I suppose it’s time to comment on Content Commoditization.
Several prospective clients have commented recently that they urgently “need lots of content.” This isn’t surprising as Content Marketing matures as a discipline. It’s now broadly accepted that marketers can attract a lot of promising leads by dangling Thought Leadership content for prospects to download from gated sites.
A lot of CMOs evidently are feeling that they’re getting a late start in the inbound marketing game. Our conversation may begin with a very specific need for an eBook or case study, but lately it’s often ended with a rueful admission: “We’ve got a lot of holes to fill in our content – we’ve got nothing.”
That’s both gratifying and troubling to hear. When multiple marketing execs express a need to populate a content library in a hurry, it’s natural to worry about the quality of the material and what’s likely to pass muster these days.
What started me thinking about this was Ann Rockley’s post from a year ago on “machined content,” which resurfaced this morning in an email from the Content Marketing Institute. I’ve been seeing a variety of references lately to robotically-constructed content – articles concatenated from raw data by algorithms. Wise guy friends who know I make a living as a writer share these things with me – they can’t help themselves.
In fairness, that’s not what Rockley is talking about. She’s suggesting that original content can be repurposed for use in multiple forms and media, with the aid of software. Which is fair enough, assuming the original source content is well thought out and well crafted – generally meaning, at least for now, that the content was written by a human.
Rockley’s original post was half of a point-counterpoint with Jay Acunzo, another content marketing pundit, who shoved back hard at the suggestion that robots will ever be literate enough to replace human authors. Both posts are worth reading for anyone with a professional interest in content.
I’ve seen some of the results of automated writing. My sense is that, if an algorithm can convert a box score into a short, pedestrian recap of a ball game, that’s probably a reasonable expedient for some media. On the other hand, I’ve seen attempts to teach artificially intelligent agents to write creatively, and come away with the sense that I’m likely to be in a comfortable retirement before a robot can replace a literate meat puppet.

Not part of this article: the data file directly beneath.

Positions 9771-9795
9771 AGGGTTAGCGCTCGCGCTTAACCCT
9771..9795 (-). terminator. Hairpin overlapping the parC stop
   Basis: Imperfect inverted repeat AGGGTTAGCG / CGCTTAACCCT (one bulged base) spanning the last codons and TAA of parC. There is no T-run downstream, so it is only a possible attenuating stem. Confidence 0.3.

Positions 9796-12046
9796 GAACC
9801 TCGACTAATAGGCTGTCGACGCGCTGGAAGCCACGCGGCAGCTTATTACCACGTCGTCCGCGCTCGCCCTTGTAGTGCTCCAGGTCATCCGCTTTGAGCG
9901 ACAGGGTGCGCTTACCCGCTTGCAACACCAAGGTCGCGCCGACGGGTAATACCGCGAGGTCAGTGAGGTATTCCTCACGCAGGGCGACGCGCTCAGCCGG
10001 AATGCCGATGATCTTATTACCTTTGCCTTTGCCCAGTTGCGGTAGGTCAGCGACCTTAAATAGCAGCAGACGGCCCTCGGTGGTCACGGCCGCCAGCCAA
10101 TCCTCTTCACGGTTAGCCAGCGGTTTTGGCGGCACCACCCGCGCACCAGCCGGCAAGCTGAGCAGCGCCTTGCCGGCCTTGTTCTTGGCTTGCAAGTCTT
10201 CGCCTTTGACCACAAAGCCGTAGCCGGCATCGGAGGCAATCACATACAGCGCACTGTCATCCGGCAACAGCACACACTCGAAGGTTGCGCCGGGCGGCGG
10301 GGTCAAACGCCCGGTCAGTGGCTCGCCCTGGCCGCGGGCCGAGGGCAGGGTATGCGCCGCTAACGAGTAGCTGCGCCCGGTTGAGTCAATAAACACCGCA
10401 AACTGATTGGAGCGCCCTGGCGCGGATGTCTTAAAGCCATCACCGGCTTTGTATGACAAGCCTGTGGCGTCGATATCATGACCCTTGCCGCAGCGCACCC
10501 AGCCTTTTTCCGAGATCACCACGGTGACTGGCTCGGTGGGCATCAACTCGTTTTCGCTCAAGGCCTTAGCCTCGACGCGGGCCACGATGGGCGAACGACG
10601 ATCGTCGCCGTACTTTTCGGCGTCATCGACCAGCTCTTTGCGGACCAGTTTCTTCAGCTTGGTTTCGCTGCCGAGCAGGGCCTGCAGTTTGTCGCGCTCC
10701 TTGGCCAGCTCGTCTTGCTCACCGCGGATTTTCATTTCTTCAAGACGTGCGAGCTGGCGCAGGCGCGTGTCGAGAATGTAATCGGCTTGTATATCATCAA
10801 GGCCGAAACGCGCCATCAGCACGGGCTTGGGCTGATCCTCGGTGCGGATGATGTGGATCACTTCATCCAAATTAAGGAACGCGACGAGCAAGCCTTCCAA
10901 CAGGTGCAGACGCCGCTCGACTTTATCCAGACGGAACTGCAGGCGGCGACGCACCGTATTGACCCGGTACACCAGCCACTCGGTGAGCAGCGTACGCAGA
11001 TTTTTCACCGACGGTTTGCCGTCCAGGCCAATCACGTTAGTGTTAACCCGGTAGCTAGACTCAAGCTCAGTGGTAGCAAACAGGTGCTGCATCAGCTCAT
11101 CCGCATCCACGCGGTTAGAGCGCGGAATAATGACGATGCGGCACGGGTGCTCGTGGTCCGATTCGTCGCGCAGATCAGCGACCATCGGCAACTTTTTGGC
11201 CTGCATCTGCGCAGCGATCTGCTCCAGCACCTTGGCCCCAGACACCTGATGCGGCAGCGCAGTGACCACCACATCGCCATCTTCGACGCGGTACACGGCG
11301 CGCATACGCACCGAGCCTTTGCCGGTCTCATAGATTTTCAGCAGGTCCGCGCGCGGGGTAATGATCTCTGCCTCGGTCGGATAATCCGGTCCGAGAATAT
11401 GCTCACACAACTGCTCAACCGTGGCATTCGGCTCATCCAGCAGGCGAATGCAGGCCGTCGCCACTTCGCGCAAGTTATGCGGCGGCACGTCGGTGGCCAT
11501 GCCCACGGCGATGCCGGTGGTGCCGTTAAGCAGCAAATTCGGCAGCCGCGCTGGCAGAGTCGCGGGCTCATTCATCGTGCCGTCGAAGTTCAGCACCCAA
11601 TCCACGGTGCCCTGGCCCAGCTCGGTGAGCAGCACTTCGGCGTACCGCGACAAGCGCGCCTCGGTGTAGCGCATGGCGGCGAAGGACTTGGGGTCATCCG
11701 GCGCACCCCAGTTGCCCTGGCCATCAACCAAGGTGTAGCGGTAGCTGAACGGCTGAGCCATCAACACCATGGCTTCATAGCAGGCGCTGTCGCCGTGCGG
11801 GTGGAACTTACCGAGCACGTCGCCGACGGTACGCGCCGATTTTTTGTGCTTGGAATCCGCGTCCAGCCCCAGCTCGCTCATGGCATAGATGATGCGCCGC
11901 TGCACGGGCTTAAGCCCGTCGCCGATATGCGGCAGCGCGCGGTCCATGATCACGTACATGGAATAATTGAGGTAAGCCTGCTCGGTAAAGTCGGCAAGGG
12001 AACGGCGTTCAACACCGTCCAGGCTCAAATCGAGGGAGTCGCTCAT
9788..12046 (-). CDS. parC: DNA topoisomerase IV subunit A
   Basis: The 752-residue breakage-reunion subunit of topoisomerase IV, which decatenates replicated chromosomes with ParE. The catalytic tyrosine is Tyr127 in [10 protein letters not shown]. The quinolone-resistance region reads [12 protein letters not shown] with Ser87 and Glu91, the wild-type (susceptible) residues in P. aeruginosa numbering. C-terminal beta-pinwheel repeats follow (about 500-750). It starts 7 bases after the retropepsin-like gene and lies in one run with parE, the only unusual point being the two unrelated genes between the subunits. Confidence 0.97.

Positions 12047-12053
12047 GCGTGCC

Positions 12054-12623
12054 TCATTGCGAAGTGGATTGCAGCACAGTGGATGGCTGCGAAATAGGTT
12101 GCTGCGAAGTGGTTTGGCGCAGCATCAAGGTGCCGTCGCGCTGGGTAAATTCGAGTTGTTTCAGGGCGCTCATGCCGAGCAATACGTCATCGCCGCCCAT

I think automation is a side issue, but something worrisome is afoot. That something is commoditization of marketing content – a more general homogenizing of content into prosaic, plain vanilla, placeholder prose that fills a gap in the content arsenal, but only just.
I see evidence of commoditization every day. Content practitioners wind up on a lot of email lists, and we’re constantly getting each other’s stuff. And of course I notice – I have a professional interest in what passes for marketing content these days.
Apologies in advance if this sounds arrogant, but I invest a lot of myself in what I do, and a lot of the marketing content I read is crap.
I take it on faith that it’s written by carbon life forms. It’s search engine optimized to the nines – finding it certainly isn’t a problem. But it’s dull, weighted down with past-peak business jargon, and each piece is practically indistinguishable from what the sponsoring company’s competitors are tweeting this week.
Not all of it, of course. Content marketing is maturing but it hasn’t become decadent yet. Plenty of creatives are producing outstanding stuff that speaks to real customer needs, makes an elegant case for a product, answers serious questions and casts a flattering light on a brand.
But demand for content is increasingly universal, and the creative talent pool, like anything else, is defined by a bell curve. A lot of what I see seems to be sourced from the big hump in the middle of the curve.
My point is not to gripe about bush-league writing, but to caution against the “more is better” approach to content development, which might lead to a dumbing down of quality standards.
Automation, to return to my original point, is unlikely to be an important driver for this. There are other ways to source cheap, commodity content. There are plenty of low-end content mills farming out authoring to amateurs looking to break in to the writing game. If creative quality is a secondary concern and the need is simply to generate lots of verbiage in a hurry, that can look like an attractive option.
The problem, though, is that content quality actually matters. This is not just something content pros tell themselves to continue feeling relevant. It’s been an article of faith ever since content marketing became a thing, and there are pragmatic reasons for this. Bad quality content will frustrate your SEO efforts – Google degrades the position of lousy content in its search results, on purpose.
Net: I doubt that humans who create original content for a living have much to worry about from robotic competition. Ann Rockley probably has a point about using algorithms to aid in repackaging content for reuse. In a market where CMOs are trying to get caught up quickly, we mere mortals can use the help.